Yesterday morning, I had a sugar hangover, and it was difficult for me to get moving in the morning. As I used to wake up ALL THE DAMNED TIME with some level of brain fog, I have many strategies for waking up my brain and getting moving in the mornings. I’ve actually had to use these strategies a lot recently, while I was sick.
So I figured I’d share them, see if they can help anyone else.
— Blogging. Writing a blog first thing in the morning has turned out to be one of the best things I can do to get my brain re-engaged. Some mornings I’ll write a blog and not post it. It’s just getting the words down that’s important.
— I have games on my phone that I play specifically in the morning, just to get my brain engaged.
I play them in order. I play a single game of each. It generally takes between 15-30 minutes, depending on the morning. I don’t tend to play these games on good mornings, when I’m already awake and able to write.
The first is Wordscapes. https://play.google.com/store/apps/details?id=com.peoplefun.wordcross&hl=en_US
Though it calls itself a crossword puzzle, it isn’t, as there are no clues. It’s more like anagrams. You have between 6-8 letters at the bottom of the page, and you put them together in different combinations to spell out words.
Playing this game gets me thinking about words. It’s possibly more difficult for people with a large vocabulary who have studied foreign languages, as they always want the easiest, most obvious word first, which isn’t what my brain automatically reaches for.
Remember, I’m an unconscious writer, writing from my back brain. I will find myself spelling out words with my finger before my conscious brain has engaged, not figuring out what the word is until I reach the end of it.
They have a daily puzzle, and I only allow myself to play that in the mornings. If the puzzle is taking too long, more than ten minutes, I start using hints.
Because I played this game enough, I went ahead and bought the ad free version.
The second game I play is Sudoku. http://www.enjoysudoku.com/. Again, I have the paid edition because I do play this game a lot.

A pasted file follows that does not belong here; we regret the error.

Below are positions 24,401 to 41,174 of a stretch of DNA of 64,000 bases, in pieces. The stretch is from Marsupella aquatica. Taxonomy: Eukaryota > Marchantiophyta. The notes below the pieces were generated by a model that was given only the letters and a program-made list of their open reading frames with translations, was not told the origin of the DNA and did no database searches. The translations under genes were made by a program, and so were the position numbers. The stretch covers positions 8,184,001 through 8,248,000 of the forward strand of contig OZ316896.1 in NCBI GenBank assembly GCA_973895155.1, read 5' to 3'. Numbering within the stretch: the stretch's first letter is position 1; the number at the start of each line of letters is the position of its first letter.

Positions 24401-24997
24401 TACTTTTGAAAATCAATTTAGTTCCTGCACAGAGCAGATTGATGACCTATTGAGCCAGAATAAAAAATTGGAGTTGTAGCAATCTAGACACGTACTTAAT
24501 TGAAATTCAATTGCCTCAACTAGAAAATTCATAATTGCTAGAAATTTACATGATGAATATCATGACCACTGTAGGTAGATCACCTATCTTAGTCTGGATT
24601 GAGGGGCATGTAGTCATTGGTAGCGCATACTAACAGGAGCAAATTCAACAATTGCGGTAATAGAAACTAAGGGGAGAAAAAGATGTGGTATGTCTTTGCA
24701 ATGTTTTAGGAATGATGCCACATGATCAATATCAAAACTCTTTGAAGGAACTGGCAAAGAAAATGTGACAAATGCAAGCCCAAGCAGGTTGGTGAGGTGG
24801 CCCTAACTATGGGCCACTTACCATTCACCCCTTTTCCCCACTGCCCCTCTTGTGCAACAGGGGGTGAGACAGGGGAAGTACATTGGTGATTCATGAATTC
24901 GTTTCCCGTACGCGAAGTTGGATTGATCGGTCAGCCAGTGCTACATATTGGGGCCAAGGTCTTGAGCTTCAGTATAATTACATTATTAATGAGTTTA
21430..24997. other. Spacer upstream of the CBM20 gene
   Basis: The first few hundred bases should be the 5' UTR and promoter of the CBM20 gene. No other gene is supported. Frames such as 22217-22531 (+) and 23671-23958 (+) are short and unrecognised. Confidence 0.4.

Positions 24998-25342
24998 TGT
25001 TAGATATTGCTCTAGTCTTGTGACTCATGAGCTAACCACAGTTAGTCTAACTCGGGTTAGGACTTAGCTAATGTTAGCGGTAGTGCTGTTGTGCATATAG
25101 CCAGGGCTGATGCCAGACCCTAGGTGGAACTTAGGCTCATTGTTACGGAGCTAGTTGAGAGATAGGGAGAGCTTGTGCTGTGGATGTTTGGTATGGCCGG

I play at Moderate level, no pencil or hints. My fastest time is 4:08. My average time is 8:26.
I will play a single game of Sudoku on rough mornings. If the game is going longer than 10 minutes, I’ll start using hints.
Sudoku isn’t about numbers. It’s about pattern recognition. I’ve found that frequently, once I’ve found most of the obvious numbers to be filled in, I’ll hone in on a single square that, once I solve, the rest of the puzzle just comes together.
I can’t tell you consciously why I decide that particular square is the one to solve. It’s unconscious pattern recognition. It’s re-engaging the writer brain even though it’s numbers.
One thing I’ve learned – it doesn’t matter how easy or hard the games were that morning. If I have difficulty finishing the games, solving the puzzles, that doesn’t necessarily mean that I’m going to have a bad writing day. And sometimes the games will be easy and I won’t be able to write worth shit.
What does matter is whether or not I’m able to easily put the phone to the side and jump into the words. I’ve developed good habits with the games on my phone. I play one each, for a short period of time.
If, when I’m finished, I can immediately turn to the writing, it’s a good day. My brain has re-engaged and I am able to write.
If, when I’m finished, I find myself wanting to play one of the other games on my phone, it’s not as good of a day. Sometimes I can still get in more words, though they might be slower. Other times, I can’t. My brain will not engage.
Again, I don’t play either of these games when I’m already awake, like this morning. Just the blogging is enough. And the caffeinated tea.
I don’t know if these strategies will help others. So I’ll ask you – what do you do to wake up a foggy writer brain? What helps? What doesn’t?